My NRDC colleagues, Jon Devine and Daniel Rosenberg have written about the weaknesses and loopholes in the federal and state laws that should have prevented this predictable disaster.

The Chemical Safety Improvement Act – legislation introduced in Congress and touted as a “fix” to the many problems of TSCA – is strongly supported by the chemical industry. But the bill as written is riddled with so many fundamental flaws, loopholes and landmines that it would actually be a step backward – preventing EPA from taking timely and effective action to test and ensure the safety of most chemicals, while taking away the authority of states to take action to protect their citizens, where the EPA has failed to act, or when the state wants to be more protective. (More detail here from NRDC’s Daniel Rosenberg.)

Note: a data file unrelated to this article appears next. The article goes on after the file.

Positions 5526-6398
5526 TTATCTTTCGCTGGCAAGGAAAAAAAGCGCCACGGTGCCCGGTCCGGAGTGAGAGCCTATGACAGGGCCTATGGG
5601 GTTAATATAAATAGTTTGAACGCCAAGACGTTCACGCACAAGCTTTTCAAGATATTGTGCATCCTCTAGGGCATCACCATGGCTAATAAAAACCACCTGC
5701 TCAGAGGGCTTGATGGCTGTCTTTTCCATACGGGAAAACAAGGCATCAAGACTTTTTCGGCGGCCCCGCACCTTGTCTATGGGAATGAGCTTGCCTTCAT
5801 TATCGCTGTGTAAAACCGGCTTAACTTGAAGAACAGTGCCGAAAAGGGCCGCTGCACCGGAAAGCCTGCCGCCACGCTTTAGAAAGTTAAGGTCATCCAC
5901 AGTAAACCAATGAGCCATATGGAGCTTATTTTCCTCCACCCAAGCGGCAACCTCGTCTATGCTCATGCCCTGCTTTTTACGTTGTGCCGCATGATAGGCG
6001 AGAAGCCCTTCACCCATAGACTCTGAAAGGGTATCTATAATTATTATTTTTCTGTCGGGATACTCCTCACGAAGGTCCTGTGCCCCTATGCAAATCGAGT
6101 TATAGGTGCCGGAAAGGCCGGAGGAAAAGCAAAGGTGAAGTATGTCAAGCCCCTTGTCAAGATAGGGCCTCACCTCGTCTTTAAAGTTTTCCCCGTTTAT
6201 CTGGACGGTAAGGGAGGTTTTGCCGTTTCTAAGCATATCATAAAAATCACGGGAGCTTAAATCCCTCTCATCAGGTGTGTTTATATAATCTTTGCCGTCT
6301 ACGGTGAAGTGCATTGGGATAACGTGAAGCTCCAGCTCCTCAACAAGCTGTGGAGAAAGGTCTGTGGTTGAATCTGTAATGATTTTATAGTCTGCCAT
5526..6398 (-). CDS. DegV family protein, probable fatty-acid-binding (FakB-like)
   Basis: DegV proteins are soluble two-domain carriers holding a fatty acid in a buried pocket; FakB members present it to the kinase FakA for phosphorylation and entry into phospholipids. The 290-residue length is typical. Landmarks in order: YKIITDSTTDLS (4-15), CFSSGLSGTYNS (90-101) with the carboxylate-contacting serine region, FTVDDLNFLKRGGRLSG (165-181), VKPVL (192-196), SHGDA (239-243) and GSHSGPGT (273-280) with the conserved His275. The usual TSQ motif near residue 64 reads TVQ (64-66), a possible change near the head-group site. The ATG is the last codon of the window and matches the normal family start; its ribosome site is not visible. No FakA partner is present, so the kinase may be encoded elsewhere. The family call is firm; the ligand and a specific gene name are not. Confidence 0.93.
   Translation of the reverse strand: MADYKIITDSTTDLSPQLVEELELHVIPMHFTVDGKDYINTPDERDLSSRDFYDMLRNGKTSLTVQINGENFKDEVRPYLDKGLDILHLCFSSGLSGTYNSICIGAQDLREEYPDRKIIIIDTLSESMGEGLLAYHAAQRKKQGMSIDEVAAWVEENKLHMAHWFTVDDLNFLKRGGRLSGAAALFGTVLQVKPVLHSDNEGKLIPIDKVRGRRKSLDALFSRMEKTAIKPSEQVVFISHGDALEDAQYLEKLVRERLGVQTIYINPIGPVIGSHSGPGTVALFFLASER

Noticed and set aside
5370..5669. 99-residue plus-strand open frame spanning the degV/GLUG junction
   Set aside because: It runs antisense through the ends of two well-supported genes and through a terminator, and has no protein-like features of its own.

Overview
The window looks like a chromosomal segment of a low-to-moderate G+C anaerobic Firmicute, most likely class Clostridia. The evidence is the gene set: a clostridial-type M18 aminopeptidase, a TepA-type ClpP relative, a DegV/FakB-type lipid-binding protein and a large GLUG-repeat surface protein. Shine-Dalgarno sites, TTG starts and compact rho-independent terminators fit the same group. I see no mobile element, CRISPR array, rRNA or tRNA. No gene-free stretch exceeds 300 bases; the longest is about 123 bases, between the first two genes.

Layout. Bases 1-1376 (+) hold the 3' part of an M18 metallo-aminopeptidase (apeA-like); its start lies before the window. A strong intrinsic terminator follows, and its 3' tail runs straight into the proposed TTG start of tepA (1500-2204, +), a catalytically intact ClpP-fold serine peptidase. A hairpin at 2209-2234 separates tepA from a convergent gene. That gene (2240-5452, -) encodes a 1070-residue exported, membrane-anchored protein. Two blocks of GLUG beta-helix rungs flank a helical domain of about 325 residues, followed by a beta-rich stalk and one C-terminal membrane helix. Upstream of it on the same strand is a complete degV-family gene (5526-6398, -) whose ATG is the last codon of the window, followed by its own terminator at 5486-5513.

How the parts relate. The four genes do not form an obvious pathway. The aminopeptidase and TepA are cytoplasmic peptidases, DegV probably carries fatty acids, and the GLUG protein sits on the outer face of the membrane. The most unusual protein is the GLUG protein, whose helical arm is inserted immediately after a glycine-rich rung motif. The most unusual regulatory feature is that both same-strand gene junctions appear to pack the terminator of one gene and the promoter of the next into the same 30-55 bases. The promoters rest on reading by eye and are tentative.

The biggest reason why there are so many loopholes in the regulation of hazardous chemicals is because the chemical manufacturers and polluters fought for and won those loopholes and why they continue to do so every day. When people start realizing that a polluted environment isn’t just “icky,” but can sicken or even kill us – linking our health with our environment – then maybe we will get the regulatory oversight that’s needed to protect our families and communities.

For those that like details, let’s do some math.